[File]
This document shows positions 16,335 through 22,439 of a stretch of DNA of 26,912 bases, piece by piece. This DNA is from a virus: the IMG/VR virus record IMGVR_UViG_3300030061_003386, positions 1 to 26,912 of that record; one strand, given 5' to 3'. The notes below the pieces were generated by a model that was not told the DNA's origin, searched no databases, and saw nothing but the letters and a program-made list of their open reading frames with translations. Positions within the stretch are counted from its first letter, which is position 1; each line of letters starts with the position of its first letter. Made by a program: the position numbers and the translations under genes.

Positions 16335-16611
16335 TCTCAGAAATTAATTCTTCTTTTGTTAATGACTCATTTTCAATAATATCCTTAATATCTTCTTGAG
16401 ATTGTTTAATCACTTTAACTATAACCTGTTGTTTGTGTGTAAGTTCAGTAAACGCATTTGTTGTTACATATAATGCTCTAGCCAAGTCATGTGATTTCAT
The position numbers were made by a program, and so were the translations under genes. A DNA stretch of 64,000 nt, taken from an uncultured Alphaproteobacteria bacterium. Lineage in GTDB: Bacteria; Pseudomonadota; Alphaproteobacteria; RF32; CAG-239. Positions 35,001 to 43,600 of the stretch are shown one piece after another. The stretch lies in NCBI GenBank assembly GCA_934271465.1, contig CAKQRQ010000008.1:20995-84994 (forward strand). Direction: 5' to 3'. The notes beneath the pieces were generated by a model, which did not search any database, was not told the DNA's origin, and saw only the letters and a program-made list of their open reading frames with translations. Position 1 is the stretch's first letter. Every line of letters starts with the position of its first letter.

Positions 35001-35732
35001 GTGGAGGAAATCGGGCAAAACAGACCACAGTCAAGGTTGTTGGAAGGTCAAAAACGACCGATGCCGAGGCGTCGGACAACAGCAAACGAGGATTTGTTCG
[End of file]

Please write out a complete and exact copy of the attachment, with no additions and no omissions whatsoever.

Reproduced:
This document shows positions 16,335 through 22,439 of a stretch of DNA of 26,912 bases, piece by piece. This DNA is from a virus: the IMG/VR virus record IMGVR_UViG_3300030061_003386, positions 1 to 26,912 of that record; one strand, given 5' to 3'. The notes below the pieces were generated by a model that was not told the DNA's origin, searched no databases, and saw nothing but the letters and a program-made list of their open reading frames with translations. Positions within the stretch are counted from its first letter, which is position 1; each line of letters starts with the position of its first letter. Made by a program: the position numbers and the translations under genes.

Positions 16335-16611
16335 TCTCAGAAATTAATTCTTCTTTTGTTAATGACTCATTTTCAATAATATCCTTAATATCTTCTTGAG
16401 ATTGTTTAATCACTTTAACTATAACCTGTTGTTTGTGTGTAAGTTCAGTAAACGCATTTGTTGTTACATATAATGCTCTAGCCAAGTCATGTGATTTCAT
The position numbers were made by a program, and so were the translations under genes. A DNA stretch of 64,000 nt, taken from an uncultured Alphaproteobacteria bacterium. Lineage in GTDB: Bacteria; Pseudomonadota; Alphaproteobacteria; RF32; CAG-239. Positions 35,001 to 43,600 of the stretch are shown one piece after another. The stretch lies in NCBI GenBank assembly GCA_934271465.1, contig CAKQRQ010000008.1:20995-84994 (forward strand). Direction: 5' to 3'. The notes beneath the pieces were generated by a model, which did not search any database, was not told the DNA's origin, and saw only the letters and a program-made list of their open reading frames with translations. Position 1 is the stretch's first letter. Every line of letters starts with the position of its first letter.

Positions 35001-35732
35001 GTGGAGGAAATCGGGCAAAACAGACCACAGTCAAGGTTGTTGGAAGGTCAAAAACGACCGATGCCGAGGCGTCGGACAACAGCAAACGAGGATTTGTTCG